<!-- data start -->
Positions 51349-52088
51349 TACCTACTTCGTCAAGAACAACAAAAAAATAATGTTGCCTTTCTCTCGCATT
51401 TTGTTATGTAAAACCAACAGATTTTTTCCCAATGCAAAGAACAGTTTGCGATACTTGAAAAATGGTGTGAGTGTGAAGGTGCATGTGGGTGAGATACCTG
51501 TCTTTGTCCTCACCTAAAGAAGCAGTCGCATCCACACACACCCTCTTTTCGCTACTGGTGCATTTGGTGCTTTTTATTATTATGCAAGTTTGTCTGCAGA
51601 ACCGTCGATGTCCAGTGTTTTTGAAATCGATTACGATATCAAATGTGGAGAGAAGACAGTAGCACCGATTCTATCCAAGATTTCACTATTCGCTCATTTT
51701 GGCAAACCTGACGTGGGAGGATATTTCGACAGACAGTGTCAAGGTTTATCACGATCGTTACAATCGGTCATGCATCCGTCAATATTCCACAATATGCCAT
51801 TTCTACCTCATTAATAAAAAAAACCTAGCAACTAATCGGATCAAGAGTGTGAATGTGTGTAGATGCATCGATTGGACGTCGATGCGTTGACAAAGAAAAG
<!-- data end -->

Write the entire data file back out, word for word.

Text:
Positions 51349-52088
51349 TACCTACTTCGTCAAGAACAACAAAAAAATAATGTTGCCTTTCTCTCGCATT
51401 TTGTTATGTAAAACCAACAGATTTTTTCCCAATGCAAAGAACAGTTTGCGATACTTGAAAAATGGTGTGAGTGTGAAGGTGCATGTGGGTGAGATACCTG
51501 TCTTTGTCCTCACCTAAAGAAGCAGTCGCATCCACACACACCCTCTTTTCGCTACTGGTGCATTTGGTGCTTTTTATTATTATGCAAGTTTGTCTGCAGA
51601 ACCGTCGATGTCCAGTGTTTTTGAAATCGATTACGATATCAAATGTGGAGAGAAGACAGTAGCACCGATTCTATCCAAGATTTCACTATTCGCTCATTTT
51701 GGCAAACCTGACGTGGGAGGATATTTCGACAGACAGTGTCAAGGTTTATCACGATCGTTACAATCGGTCATGCATCCGTCAATATTCCACAATATGCCAT
51801 TTCTACCTCATTAATAAAAAAAACCTAGCAACTAATCGGATCAAGAGTGTGAATGTGTGTAGATGCATCGATTGGACGTCGATGCGTTGACAAAGAAAAG